The attack action requires a weapon component to be attached to the Actor. It delegates almost all of the logic to the weapon, and as such is very flexible.

Weapon.cs and LinearWeapon.cs

A weapon needs to implement two methods. AcquireTarget(IntVector2 direction), which which takes a direction as input, and returns whether or not that attack direction is valid. And UseWeapon() which applies the attack.

Linear weapon will check if there is any destructible target in the direction and within range. And UseWeapon will apply its damage to the first destructible object in it’s path. So a LinearWeapon script can be used for bump attacks of any kind, including ranged weapons.


Don’t forget to add this to all Actors that can be dealt damage. This class also automatically notifies all other scripts that they should Unregister using SendMessage. If you wanted to implement a death animation, the Die() method would be the place to do so.


EnemyActor is very simple. I uses A* to find the path to the player, then tries to attack everything in it’s way, delegating to movement if there is nothing to attack. Since the delegation happens in the attack action, you might want to implement a different enemy attack action if you want enemies that cycle between movement and attacks consistently.


Lastly, the player actor. The first thing we do is check if it has enough energy to take an action, otherwise we rest. This is because we only have one cost and one type of action available. If you wanted, you could allow the player to take a rest action by choice each loop. That way they could make many different actions, but waiting 2-3 loops between each movement is tedious, so beware. If you allow resting by choice, you’ll also probably want to make a maximum energy cap, otherwise players could store up on energy and then go on a rampage.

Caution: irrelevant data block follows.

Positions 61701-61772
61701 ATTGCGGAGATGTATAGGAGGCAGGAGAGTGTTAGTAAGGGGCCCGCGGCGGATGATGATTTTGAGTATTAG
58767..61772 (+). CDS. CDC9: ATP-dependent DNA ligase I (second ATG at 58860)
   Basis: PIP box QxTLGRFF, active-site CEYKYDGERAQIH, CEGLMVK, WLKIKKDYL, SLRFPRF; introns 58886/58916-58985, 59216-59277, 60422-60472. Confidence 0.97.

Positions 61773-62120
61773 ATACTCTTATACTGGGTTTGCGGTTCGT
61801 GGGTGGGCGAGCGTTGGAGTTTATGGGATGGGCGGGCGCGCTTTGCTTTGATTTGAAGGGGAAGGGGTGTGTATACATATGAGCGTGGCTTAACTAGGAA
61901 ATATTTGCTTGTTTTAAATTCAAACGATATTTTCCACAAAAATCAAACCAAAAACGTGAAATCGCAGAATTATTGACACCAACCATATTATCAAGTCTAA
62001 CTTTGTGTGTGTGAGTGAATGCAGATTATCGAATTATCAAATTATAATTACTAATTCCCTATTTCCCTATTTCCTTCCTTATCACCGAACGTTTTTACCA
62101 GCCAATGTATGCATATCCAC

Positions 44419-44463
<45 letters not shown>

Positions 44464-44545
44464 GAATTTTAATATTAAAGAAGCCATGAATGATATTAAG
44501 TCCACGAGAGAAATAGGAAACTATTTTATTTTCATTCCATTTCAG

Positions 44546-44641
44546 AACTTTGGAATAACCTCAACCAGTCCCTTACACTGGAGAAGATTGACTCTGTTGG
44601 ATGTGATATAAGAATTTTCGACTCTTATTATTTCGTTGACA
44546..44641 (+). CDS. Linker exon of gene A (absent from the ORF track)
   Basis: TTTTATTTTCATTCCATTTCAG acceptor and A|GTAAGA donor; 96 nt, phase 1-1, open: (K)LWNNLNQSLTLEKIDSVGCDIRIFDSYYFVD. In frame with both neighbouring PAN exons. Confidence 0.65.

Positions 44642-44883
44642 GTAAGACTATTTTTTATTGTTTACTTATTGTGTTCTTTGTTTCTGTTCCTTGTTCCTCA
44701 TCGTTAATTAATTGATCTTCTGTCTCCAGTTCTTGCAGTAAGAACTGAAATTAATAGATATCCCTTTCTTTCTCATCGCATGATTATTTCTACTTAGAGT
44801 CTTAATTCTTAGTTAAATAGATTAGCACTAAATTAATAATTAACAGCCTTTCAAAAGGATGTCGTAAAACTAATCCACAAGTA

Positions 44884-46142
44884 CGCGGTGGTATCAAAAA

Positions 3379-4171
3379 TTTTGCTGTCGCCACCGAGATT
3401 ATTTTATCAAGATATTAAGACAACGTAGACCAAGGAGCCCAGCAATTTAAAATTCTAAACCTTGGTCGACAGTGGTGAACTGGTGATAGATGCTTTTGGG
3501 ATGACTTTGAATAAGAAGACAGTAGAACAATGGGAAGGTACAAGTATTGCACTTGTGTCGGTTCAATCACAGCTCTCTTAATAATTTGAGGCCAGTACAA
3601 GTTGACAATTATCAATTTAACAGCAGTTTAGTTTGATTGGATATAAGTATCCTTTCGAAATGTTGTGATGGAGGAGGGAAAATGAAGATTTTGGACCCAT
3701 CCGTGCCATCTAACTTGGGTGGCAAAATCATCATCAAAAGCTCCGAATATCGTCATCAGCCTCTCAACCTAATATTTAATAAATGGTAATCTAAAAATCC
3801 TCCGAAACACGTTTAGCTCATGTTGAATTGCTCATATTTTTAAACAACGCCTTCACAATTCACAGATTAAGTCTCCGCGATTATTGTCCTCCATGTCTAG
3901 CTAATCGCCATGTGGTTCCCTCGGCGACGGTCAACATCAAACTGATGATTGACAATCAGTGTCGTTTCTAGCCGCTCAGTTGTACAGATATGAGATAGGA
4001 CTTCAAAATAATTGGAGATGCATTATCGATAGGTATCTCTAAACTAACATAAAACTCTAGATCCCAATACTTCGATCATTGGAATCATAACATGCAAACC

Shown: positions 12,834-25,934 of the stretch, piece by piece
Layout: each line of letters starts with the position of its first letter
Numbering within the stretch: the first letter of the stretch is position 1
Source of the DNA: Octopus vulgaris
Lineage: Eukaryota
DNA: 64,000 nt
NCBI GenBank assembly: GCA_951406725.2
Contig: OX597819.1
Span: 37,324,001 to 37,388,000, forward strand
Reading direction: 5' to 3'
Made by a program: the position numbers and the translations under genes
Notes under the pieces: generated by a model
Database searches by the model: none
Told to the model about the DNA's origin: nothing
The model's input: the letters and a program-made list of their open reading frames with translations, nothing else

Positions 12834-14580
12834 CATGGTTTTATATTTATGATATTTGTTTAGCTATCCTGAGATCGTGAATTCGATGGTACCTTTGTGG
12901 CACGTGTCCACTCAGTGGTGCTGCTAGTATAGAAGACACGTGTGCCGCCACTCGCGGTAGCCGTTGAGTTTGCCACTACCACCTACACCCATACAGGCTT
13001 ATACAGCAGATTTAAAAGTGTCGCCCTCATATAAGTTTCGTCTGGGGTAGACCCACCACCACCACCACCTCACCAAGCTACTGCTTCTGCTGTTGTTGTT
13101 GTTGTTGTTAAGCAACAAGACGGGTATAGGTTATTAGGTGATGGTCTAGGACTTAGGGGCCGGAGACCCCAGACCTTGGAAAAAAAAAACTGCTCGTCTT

Final words

Hope you find this useful, and I’ll be happy to be notified if you use this code in any of your projects!

The code is completely free to use, and under the public domain Creative Commons 0 license. Free free to share change, use, and even claim you wrote it, though that would be a dick move. If you want to give attribution, please link to

Follow me to see how I develop this core into my own roguelike.


Aurore is a competitive KeyForge player and the founder of Timeshapers. She's a content writer by trade and aspiring game designer. Follow @Timeshapers1